Question

26. Consider the following statements.

(i). If we are testing for the difference between two population means, it is assumed that the sample observations from one population are independent of the sample observations from the other population.

(ii). If we are testing for the difference between two population means, it is assumed that the two populations are approximately normal and have equal variances.

(iii). The critical value of t for a two-tail test of the difference of two means, a level of significance of 0.10 and sample sizes of seven and fifteen, is ±1.734.

Answer #1

**Answer:**

1) **True**

The basic assumption when calculation for difference between two population means is that one population is independent of the sampe. Else the test is not possible

2) **False**

We never assume that the populations are normal and have equal variances when testing difference between population means

3) **False**

The critical values are +- 1.725 and not +- 1.734

Consider the following statements. When estimating a confidence
interval for the difference between the means of two independent
populations.
(i) The variances in both populations of variable X are assumed to
be zero.
(ii) Samples should be independently and randomly selected from
the populations.
(iii) Both samples have the same variance.
A.
Only (ii) is true.
B.
Only (i) is true.
C.
Both (i) and (iii) are true.
D.
Both (ii) and (iii) are true.

Consider the following statements. When estimating a confidence
interval for the difference between the means of two independent
populations.
(i) The variances in both populations of variable X are assumed to
be zero.
(ii) Samples should be independently and randomly selected from
the populations.
(iii) Both samples have the same variance.
A.
Only (i) is true.
B.
Only (ii) is true.
C.
Both (ii) and (iii) are true.
D.
Both (i) and (iii) are true.

Consider the following statements. When estimating a confidence
interval for the difference between the means of two independent
populations. (i) The variances in both populations of variable X
are assumed to be zero. (ii) Samples should be independently and
randomly selected from the populations. (iii) Both samples have the
same variance. A. Only (ii) is true. B. Only (i) is true. C. Both
(ii) and (iii) are true. D. Both (i) and (iii) are true.

In testing the difference between two population means when
population standard deviations are
unknown, there are many cases depending upon whether the two
population standard deviations
are equal or not. Therefore, before testing the difference
between two population means, the
equality of two population variances must be tested first. Let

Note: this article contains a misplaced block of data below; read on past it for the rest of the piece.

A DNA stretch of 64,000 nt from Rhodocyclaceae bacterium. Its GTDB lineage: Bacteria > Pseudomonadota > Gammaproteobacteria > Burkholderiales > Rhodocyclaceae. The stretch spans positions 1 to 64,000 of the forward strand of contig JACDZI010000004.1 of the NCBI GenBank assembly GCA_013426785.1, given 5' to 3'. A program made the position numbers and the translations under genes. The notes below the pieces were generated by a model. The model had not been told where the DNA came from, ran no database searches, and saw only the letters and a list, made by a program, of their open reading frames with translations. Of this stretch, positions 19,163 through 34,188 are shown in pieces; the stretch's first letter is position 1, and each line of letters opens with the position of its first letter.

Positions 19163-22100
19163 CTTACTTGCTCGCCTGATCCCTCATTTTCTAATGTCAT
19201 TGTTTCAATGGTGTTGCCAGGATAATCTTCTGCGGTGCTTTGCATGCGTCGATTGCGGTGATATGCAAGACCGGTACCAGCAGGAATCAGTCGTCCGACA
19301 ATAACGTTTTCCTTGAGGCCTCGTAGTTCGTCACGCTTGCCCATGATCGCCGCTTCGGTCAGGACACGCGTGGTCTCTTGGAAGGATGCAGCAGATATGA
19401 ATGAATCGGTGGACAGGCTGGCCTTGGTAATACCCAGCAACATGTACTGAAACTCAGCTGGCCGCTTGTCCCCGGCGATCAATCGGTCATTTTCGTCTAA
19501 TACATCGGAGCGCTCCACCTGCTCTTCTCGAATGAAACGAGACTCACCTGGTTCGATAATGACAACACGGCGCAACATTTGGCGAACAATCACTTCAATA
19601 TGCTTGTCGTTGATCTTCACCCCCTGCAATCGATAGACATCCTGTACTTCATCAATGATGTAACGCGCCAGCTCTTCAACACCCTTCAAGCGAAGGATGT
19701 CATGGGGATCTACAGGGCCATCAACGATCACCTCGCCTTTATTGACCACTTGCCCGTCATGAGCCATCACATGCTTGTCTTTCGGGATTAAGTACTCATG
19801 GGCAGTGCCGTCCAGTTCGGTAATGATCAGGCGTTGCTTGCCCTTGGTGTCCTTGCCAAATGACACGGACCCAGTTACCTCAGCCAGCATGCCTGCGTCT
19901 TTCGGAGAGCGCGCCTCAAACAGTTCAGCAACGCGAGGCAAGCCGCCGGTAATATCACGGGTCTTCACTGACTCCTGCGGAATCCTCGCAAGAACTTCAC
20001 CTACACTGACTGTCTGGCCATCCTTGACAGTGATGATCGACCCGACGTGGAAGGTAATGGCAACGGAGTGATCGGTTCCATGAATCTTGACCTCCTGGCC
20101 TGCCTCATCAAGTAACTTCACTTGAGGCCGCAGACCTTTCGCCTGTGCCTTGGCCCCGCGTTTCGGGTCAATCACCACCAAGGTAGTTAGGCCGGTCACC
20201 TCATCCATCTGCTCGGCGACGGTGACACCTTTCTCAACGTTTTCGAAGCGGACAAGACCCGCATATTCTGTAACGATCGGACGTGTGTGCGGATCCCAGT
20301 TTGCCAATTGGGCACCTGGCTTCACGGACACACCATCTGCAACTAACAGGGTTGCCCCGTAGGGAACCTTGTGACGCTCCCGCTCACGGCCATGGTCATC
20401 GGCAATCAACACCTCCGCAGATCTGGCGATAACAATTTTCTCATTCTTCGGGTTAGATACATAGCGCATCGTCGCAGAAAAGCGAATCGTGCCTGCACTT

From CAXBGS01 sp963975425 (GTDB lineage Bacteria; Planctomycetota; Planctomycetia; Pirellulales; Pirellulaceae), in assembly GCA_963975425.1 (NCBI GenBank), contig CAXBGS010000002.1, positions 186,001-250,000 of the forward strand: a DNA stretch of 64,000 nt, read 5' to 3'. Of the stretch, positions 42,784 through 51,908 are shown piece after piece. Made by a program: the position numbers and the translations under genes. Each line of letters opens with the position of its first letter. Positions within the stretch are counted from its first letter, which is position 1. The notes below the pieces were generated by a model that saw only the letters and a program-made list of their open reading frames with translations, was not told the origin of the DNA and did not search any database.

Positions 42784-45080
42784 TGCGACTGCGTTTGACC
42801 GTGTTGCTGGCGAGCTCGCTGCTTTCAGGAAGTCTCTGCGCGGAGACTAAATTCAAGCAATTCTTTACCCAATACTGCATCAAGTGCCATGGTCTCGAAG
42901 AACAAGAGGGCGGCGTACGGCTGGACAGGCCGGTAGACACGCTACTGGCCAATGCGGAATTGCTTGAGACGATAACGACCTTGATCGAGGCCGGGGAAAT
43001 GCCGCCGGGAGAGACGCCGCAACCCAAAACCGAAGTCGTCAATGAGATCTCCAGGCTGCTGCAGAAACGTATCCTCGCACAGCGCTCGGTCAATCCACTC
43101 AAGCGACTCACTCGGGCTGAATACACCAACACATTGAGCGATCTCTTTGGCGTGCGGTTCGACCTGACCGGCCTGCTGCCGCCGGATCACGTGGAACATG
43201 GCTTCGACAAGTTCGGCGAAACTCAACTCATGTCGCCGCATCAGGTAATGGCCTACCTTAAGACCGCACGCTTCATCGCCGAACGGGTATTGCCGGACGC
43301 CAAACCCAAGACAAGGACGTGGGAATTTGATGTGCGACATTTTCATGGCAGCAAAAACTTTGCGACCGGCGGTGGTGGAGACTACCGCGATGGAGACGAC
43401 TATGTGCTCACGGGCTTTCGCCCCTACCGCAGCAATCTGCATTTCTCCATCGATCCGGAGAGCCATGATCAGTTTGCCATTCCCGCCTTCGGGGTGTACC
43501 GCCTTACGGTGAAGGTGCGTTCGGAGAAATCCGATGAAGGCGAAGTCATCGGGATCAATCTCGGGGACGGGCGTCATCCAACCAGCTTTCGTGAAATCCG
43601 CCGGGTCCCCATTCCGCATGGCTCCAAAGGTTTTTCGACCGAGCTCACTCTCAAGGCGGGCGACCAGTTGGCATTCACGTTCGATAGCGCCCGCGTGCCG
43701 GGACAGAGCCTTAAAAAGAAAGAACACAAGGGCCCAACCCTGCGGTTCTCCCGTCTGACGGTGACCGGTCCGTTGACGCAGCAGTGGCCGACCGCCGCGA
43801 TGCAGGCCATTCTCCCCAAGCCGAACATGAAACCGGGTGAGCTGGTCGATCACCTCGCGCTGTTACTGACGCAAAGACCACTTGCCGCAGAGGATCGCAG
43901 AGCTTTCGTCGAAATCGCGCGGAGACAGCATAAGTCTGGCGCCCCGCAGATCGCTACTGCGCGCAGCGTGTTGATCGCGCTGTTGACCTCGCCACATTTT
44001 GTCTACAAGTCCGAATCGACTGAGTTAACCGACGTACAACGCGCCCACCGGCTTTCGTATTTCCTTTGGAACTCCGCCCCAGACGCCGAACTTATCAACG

the sample data from population #1
be? =10,?̅ =97.4,? =8.8769andfrompopulation#2be? =7,?̅ =110,?
=30.2214. 111 222
Answer the following five questions assuming the level of
significance=0.1.
23. In testing the hypothesis...

In testing the difference between two population means using two
independent samples, the population standard deviations are assumed
to be unknown, each sample size is 30, and the calculated test
statistic z = 2.56. If the test is a two-tailed and the 5% level of
significance has been specified, the conclusion should be:
a.
none of these answers is correct.
b.
choose two other independent samples.
c.
reject the null hypothesis.
d.
not to reject the null hypothesis.

Which of the following is not an assumption underlying the
independent-measures t formula for hypothesis testing?
The observations within each sample must be independent.
The two populations from which the samples are selected must be
normal.
The two samples must have equal sample sizes.
The two populations from which the samples are selected must
have equal variances.

11 . Choosing the appropriate test statistic
You are interested in the difference between two population means.
Both populations are normally distributed, and the population
variances σ212 and σ222 are known. You use an independent samples
experiment to provide the data for your study. What is the
appropriate test statistic?
F = √[2/n1 + 2/n2]
F = s1/s2
z = (x̄1 – x̄2) / √[σ2/n1 + σ2/n2]
z = (p̂1 – p̂2) / √[p̂(1 – p̂)(1/n1 + 1/n2)]
Suppose instead...

Shea wants to estimate the difference between two population
means and plans to use data collected from two independent simple
random samples of sizes ?1=27 and ?2=32. She does not know the
population standard deviations, so she plans to construct a
two-sample ?-confidence interval for the difference in the two
means.
Use a ?‑distribution table to determine the positive ?‑critical
value needed to construct a 95% confidence interval using a
conservative estimate of the number of degrees of freedom.
Enter...

What is the main difference between one population and two
populations hypothesis testing?

Construct a 90% confidence interval estimate for the difference
between two population means given the following sample data
selected from two normally distributed populations with equal
variances:
Sample 1 Sample 2
29
25 31
42 39
38
35
35 37
42 40
43
21
29
34
46 39
35

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